2. From Armbian documentation (https://docs.armbian.com/User-Guide_Allwinner_overlays/) Most in-circuit and GPIO based interfaces (SPI, I2C, I2S, …) don’t have a mechanism for detecting and identifying devices connected to the bus, so Linux kernel has to be told explicitly about the device and its configuration details. While Device Tree is a way of describing hardware configuration to the kernel, Device Tree overlays are a way for modifying the DT in order to provide the kernel and kernel drivers with details about external devices or to activate interfaces disabled by default. What do we want? We want to add Device Tree overlays for the onboard interfaces and tested external devices so that they appear in future mainline Armbian images. This means that activating this type of hardware will not require recompiling the Device Tree or will require compiling just the overlay file which will be compatible with future kernel updates. What kind of help do we expect? We want people to participate in making and testing overlays for the hardware that they have. Participation requirements: An A10, A20 or H3 board that can boot the current mainline kernel Serial console adapter for getting the u-boot logs if they are needed Extra SD card to use for booting the nightly/beta images I2C, SPI or I2S (only A10 and A20 based boards since I2S driver is not present on H3 yet) device that you can connect to the board and that requires either generic driver (like SPIdev) or a special driver (available in the mainline kernel), with an exception of custom built boards that don't have commercially available compatible alternatives and devices that don't have in-tree kernel drivers. Some generic Linux knowledge (i.e. how to obtain a dmesg log, how to check file contents) At least a basic understanding of the hardware that you have and how does it integrate into Linux. For example I have no idea how to calibrate a resistive touch screen even if I can write a DT overlay for it. Please note that some hardware limitations (i.e. number of SPI chip selects, missing SPI DMA support) may affect possibility of supporting some devices What overlays are already available? Please check the README in the subdirectory for your SoC in the overlays repository: https://github.com/zador-blood-stained/sunxi-DT-overlays-armbian
  3. In order to make armbian better, we need your help with testing. Why? there are simply too many boards to handle, there are task which can't be automatized, there are bugs which are not seen from our perspective. What kind of tests? booting, user creation, updates, upgrades checking if basic supported functions work: video, audio, network, wireless, AP mode do nasty thing to your board and report. How to test? Download nightly images from here. You want to test image which is not there? Add those two parameters with desired targets to board's config and create a pull request. and / or change to our daily build developer repository: deb http://beta.armbian.com $(lsb_release -cs) main utils $(lsb_release -cs)-desktop Note: you are entering developer area and things will sometimes be completely broken. Don't use this repository in production! When bug is found? * Provide logs with armbianmonitor -u or type as much data as you can. Check if it's not already on the list and if not, add it there, [optional] Open a topic in issues support forum if you think we need to discuss it, [optional] Fix it.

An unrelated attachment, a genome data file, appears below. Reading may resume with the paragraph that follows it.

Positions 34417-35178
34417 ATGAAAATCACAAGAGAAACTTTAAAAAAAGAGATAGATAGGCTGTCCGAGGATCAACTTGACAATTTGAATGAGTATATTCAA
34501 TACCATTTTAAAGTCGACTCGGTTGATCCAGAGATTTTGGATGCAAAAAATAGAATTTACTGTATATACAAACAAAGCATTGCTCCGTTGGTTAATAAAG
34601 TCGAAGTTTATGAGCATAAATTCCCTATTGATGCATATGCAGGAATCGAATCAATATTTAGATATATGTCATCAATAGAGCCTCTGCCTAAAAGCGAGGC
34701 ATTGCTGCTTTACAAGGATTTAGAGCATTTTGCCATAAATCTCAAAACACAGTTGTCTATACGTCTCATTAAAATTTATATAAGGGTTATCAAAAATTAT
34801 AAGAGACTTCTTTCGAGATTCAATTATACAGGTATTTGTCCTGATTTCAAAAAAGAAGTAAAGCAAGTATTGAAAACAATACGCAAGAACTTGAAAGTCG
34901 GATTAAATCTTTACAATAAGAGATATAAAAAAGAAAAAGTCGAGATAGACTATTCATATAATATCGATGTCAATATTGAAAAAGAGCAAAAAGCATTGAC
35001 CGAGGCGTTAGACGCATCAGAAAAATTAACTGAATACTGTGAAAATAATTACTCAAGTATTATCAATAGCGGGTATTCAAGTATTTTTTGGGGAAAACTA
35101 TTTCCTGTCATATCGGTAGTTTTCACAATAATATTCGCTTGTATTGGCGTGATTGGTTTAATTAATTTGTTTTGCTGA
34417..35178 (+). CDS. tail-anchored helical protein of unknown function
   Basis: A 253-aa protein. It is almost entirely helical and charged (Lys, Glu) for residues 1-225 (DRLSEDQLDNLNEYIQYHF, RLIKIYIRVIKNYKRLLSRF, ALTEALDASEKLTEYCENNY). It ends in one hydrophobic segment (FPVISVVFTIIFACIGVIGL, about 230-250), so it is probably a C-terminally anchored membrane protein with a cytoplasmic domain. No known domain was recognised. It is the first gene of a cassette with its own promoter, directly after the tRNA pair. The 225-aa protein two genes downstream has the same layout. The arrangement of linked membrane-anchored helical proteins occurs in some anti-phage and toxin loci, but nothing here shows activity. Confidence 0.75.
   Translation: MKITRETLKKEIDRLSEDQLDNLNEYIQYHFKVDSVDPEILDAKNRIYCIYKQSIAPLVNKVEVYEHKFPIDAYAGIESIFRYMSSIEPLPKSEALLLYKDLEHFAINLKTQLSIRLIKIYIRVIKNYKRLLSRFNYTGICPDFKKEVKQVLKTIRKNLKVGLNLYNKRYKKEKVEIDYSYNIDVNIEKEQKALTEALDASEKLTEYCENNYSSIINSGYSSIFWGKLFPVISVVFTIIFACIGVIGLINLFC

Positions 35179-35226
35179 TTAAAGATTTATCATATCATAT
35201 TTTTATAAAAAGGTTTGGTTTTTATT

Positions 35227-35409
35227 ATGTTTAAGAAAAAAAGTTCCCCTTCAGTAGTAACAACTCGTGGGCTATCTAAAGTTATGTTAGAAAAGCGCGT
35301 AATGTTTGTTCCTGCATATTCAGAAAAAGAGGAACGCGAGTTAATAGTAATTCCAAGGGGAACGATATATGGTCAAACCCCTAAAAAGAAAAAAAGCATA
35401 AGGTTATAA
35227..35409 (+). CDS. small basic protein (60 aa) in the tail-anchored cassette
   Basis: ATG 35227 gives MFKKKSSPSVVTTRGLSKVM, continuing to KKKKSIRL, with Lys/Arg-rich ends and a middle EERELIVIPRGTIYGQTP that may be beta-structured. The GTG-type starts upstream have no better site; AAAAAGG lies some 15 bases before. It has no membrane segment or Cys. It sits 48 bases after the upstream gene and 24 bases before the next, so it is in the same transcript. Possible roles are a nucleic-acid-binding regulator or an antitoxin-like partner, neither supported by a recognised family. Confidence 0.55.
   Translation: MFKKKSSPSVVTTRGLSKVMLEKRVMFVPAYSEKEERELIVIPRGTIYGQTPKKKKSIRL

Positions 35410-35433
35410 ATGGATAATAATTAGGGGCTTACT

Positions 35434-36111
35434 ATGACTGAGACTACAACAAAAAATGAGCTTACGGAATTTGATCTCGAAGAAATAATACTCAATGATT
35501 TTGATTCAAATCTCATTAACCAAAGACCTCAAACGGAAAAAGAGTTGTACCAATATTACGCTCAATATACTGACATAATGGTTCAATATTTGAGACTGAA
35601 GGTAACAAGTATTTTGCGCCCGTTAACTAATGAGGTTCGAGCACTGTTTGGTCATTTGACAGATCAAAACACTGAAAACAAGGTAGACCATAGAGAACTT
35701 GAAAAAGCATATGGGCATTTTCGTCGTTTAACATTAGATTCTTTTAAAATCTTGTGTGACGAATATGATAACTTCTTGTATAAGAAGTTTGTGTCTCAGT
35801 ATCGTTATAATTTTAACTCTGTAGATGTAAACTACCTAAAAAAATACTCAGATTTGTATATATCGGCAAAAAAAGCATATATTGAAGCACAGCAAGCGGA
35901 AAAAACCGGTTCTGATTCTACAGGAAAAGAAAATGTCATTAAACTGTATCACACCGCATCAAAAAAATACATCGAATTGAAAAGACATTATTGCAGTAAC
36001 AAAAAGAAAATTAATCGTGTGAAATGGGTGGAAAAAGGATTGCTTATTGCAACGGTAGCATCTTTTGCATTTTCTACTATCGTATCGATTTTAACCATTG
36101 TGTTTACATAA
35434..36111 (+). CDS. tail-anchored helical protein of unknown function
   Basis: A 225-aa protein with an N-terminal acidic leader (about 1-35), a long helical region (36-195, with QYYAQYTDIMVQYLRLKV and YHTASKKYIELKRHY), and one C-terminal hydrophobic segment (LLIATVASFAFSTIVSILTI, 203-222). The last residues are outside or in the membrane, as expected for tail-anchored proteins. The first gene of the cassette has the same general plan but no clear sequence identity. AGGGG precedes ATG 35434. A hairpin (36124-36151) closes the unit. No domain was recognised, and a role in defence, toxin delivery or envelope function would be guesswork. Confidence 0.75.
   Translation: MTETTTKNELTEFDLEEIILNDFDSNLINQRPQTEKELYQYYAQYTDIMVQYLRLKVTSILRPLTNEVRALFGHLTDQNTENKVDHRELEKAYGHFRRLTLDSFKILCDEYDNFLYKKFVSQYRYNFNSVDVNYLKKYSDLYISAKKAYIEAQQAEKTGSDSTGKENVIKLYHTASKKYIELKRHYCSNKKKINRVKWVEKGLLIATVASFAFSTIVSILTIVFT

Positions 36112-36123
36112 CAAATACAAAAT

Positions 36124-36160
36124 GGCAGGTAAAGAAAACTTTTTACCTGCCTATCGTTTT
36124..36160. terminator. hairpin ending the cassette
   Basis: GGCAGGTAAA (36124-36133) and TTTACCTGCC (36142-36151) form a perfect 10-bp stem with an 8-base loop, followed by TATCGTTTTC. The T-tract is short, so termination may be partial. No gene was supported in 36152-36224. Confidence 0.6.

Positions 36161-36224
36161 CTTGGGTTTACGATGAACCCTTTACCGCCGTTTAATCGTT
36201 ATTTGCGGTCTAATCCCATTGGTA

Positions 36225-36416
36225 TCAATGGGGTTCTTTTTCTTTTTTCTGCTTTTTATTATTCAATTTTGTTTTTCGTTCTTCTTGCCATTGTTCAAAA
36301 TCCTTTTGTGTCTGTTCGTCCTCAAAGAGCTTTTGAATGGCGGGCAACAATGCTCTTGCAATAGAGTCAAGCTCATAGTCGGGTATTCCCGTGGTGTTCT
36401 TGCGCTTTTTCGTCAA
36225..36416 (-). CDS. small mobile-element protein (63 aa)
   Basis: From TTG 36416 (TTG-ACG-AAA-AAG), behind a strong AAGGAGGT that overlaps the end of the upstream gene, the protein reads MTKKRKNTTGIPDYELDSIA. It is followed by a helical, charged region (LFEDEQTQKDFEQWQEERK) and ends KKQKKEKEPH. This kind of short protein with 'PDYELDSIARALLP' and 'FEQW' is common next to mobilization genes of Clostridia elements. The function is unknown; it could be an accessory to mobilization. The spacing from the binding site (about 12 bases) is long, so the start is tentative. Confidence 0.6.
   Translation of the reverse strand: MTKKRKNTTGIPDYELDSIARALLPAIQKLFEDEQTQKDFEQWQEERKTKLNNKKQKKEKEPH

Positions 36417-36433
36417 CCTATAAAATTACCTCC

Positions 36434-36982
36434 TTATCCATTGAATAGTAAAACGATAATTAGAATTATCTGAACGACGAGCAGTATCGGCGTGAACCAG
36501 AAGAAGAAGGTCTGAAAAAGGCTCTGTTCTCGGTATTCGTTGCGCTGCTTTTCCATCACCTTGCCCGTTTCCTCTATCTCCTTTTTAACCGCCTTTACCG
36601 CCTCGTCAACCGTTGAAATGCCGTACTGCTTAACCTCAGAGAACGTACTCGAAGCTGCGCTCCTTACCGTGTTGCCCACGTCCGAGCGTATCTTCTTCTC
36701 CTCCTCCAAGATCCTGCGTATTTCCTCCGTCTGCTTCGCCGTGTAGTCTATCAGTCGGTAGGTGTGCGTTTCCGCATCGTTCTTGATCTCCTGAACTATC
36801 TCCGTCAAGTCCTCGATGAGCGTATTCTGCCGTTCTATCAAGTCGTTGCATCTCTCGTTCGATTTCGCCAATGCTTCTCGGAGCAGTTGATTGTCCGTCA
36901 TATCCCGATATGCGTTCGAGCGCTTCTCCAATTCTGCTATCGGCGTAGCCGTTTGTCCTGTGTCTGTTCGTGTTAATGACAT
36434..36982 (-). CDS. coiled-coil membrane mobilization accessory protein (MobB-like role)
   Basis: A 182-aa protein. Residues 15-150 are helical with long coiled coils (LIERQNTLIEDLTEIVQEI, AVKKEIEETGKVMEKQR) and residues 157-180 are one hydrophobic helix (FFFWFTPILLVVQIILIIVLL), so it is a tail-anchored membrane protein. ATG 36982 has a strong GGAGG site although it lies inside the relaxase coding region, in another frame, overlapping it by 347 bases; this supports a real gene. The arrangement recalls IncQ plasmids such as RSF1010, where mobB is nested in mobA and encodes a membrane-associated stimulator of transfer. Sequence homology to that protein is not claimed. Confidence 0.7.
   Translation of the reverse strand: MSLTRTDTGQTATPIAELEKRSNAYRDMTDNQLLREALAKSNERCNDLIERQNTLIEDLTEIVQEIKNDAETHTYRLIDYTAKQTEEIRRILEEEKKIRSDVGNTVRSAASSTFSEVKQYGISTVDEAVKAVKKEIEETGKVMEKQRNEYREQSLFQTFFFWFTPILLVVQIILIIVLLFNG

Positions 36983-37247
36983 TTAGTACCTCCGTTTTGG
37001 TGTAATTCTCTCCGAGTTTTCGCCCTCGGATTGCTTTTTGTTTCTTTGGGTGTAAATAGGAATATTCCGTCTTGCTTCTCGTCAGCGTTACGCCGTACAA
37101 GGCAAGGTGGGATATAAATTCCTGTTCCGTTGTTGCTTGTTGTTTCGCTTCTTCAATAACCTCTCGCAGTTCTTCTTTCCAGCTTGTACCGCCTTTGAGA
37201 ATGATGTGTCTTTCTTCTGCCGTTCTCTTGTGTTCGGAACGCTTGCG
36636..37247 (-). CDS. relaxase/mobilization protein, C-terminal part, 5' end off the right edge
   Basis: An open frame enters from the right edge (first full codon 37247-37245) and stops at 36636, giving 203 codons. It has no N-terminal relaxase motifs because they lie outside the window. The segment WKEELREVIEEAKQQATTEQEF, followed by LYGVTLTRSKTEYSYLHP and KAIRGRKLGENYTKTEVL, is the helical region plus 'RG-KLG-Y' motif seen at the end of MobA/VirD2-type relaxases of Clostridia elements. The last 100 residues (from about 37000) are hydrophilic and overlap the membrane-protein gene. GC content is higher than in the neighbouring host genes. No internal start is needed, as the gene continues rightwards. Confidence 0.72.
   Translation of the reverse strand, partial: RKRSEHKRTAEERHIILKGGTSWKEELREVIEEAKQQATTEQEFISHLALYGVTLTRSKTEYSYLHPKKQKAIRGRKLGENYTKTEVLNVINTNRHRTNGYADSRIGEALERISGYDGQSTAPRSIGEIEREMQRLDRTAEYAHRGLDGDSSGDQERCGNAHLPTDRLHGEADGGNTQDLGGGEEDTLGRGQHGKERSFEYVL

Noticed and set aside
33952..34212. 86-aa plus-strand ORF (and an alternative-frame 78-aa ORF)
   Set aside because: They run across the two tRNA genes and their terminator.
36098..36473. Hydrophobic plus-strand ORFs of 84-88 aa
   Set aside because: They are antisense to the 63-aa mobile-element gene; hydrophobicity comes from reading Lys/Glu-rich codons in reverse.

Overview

4. I added a script lurking around on my disk for some time to Armbian's repo to be hopefully included into future Armbian releases when testing looks good: https://github.com/igorpecovnik/lib/blob/master/scripts/h3consumption Since it's just a script you can include it in your running Armbian installation simply by downloading it from Github -- try it this way please: sudo -s wget -q -O /usr/local/bin/h3consumption "https://raw.githubusercontent.com/igorpecovnik/lib/master/scripts/h3consumption" chmod 755 /usr/local/bin/h3consumption h3consumption -H h3consumption -p The last 2 calls will show the verbose help text along with current settings. This might then look like this: Mode of operation/test: Please read through the description (-H output) first and check also the referenced links Use -p to get currently used settings Use the other switches to modify settings Do not use -p now but instead do a reboot first and then check again -p You might also have a look at /etc/rc.local and /etc/defaults/cpufrequtils to get an idea where the script does things for a better understanding Two examples (will go into details later in different thread): On an Orange Pi Plus 2E 'h3consumption -c 1 -m 1296 -d 408 -g off -e fast' reduces default idle consumption from 1650 mW by 780 mW to just 870 mW On an Orange Pi Lite 'h3consumption -D 132 -c1 -g off -u off' reduces default idle consumption from 1060 mW by 660 mW to just 400 mW (same low consumption running identical settings possible with NanoPi M1, Orange Pi One/PC/PC Plus and maybe the larger boards too when GBit Ethernet PHY can be completely disabled) Please note: the -D switch allows to use DRAM clockspeeds that are way below Allwinner's defaults and what's expected to work ok (since DDR3 shouldn't be clocked lower than 300 MHz and Allwinner used 408 MHz clockspeed as lower limit). While clockspeeds as low as 132 MHz seemed to work reliably in my tests and it should be ok to test these out when having in mind that this is an experimental feature you won't be able to go lower than 408 MHz anyway without a kernel patch (available in post #14 here) with all available official Armbian releases. So you've to either use the kernel .deb I provide in the other thread or wait for a new round of Armbian images (no idea how Igor's plans look like)